By Michael Davis
With roughly nine weeks until the Aug. 3 Republican U.S. Senate primary, Bob Corker has saturated television airwaves with campaign ads and sent direct mail to potential voters across Tennessee to boost his name recognition.
The former Chattanooga mayor is spending a lot of money to communicate with voters and win a contentious three-person GOP primary, political strategists said.
"His best hope is that he can just club everyone else over the head by outspending them," said John Rowley, a Democratic political consultant in Nashville.
But Mr. Rowley said opponents Van Hilleary and Ed Bryant are attempting to undercut Mr. Corker's message by saying he is not conservative enough for the party faithful who vote in the Republican primary.
"He's allowed Hilleary and Bryant to tag team him and define him as not conservative enough," Mr. Rowley said.
Nashville-based Republican consultant Darren Morris said Mr. Corker is "doing everything right right now." Mr. Hilleary and Mr. Bryant, two former U.S. House members, will not have enough money to compete with the former Chattanooga mayor through traditional advertising, he said.
However, both the Hilleary and Bryant campaigns, which have less money to spend, have used their campaign e-mail lists to criticize Mr. Corker. They also send news releases to news organizations in hopes of generating free coverage.
Mr. Morris said the name recognition Mr. Corker is striving for is "broad" and not very "deep" —; meaning his challengers easily can cut into his favorability through negative attacks.
"That type of name ID can be chipped away," Mr. Morris said.
Mr. Corker, Mr. Hilleary and Mr. Bryant are locked in a spirited race for the Republican nomination in the campaign to replace Senate Majority Leader Bill Frist, R-Tenn., who is not seeking re-election.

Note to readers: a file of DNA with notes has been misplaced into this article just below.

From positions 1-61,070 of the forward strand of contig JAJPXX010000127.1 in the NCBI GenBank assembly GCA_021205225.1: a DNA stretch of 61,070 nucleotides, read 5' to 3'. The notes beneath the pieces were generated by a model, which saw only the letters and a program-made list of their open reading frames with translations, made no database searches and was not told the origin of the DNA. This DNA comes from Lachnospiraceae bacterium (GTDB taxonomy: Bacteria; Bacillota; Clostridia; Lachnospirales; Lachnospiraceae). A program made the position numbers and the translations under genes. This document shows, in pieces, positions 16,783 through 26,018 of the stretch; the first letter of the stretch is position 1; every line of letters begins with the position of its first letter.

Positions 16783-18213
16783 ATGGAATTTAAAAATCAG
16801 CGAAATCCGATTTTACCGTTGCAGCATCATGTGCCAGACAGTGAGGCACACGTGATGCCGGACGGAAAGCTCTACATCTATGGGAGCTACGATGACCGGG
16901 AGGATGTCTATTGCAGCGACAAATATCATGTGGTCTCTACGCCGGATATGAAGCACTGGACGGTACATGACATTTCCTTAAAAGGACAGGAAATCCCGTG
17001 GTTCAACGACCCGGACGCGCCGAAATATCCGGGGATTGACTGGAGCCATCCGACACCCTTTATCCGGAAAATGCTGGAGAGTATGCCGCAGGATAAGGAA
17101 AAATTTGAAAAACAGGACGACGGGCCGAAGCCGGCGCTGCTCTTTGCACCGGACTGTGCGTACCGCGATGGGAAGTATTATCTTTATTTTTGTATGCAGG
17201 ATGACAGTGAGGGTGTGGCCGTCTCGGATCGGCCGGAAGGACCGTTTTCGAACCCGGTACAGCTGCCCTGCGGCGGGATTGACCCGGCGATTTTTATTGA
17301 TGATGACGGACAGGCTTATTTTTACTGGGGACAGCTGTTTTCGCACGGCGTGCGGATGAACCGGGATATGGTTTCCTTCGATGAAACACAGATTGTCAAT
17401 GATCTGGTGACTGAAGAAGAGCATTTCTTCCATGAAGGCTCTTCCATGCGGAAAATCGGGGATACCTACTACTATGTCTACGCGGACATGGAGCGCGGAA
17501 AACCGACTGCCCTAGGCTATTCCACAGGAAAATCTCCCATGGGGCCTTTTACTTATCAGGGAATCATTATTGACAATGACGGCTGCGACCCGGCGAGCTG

The winner is expected to face U.S. Rep. Harold Ford Jr., D-Tenn., in the Nov. 7 general election.
Corker campaign manager Ben Mitchell said three recent television ads represent a series of spots in a planned $1.6 million TV campaign set to run through mid-June. Mr. Mitchell said the TV and direct-mail campaigns are part of a plan to communicate Mr. Corker's conservative record.
But the Hilleary and Bryant campaigns say Mr. Corker, who served as mayor from 2001 to 2005, is spending money to mask a less-than-conservative record on issues such as abortion.
"By the time primary voters walk into the voting booth on Aug. 3, they’ll know the real story about Bob Corker," Hilleary campaign manager Jennifer Coxe said.
Both the Hilleary and Bryant campaigns say Mr. Corker supported abortion rights when he ran in 1994 for the U.S. Senate.
Mr. Corker has said he was opposed to abortion then but felt that it was not a government issue. He has said that he now opposes abortion rights.
Bryant campaign spokesman Andrew Shulman said Mr. Corker's record is not favorable to conservative voters.
"Bob Corker's going to need to spend all those millions of dollars that he's spending right now on direct mail and TV and radio ads in an attempt to cover his liberal record," he said.
Mr. Rowley, the Democratic consultant, said the two former congressmen should have higher name recognition than Mr. Corker in part because both ran statewide campaigns only four years ago. Mr. Bryant lost to Lamar Alexander in the Republican U.S. Senate primary in 2002, and Mr. Hilleary lost later that year to Democrat Phil Bredesen in the general election for governor.
Comparatively, Mr. Corker lost 12 years ago in the Republican U.S. Senate primary for the seat Sen. Frist holds.
Another plus for Mr. Hilleary, of Murfreesboro, and Mr. Bryant, of Jackson, is that both are seen as more conservative than the former Chattanooga mayor, Mr. Rowley said.
"Bryant and Hilleary can get outspent by a million or two and still win just based on the fact that they're more in line with the extreme conservative wing of the Republican Party," he said.
Mr. Morris, the Republican political consultant, said Mr. Hilleary and Mr. Bryant soon must begin an aggressive media campaign to counter Mr. Corker.
"If they don't start full force towards mid-June, they're going to be in trouble," he said. "Corker's going to be able to continue building on that favorable name ID."
E-mail Michael Davis at firstname.lastname@example.org
CAMPAIGN WAR CHESTS
Through March 31, Republican U.S. Senate candidate Bob Corker had a fund-raising advantage over his two main GOP challengers, Van Hilleary and Ed Bryant.
Corker: More than $4.2 million cash on hand
Hilleary: More than $1.17 million cash on hand
Bryant: More than $1.07 million cash on hand
Source: Federal Election Commission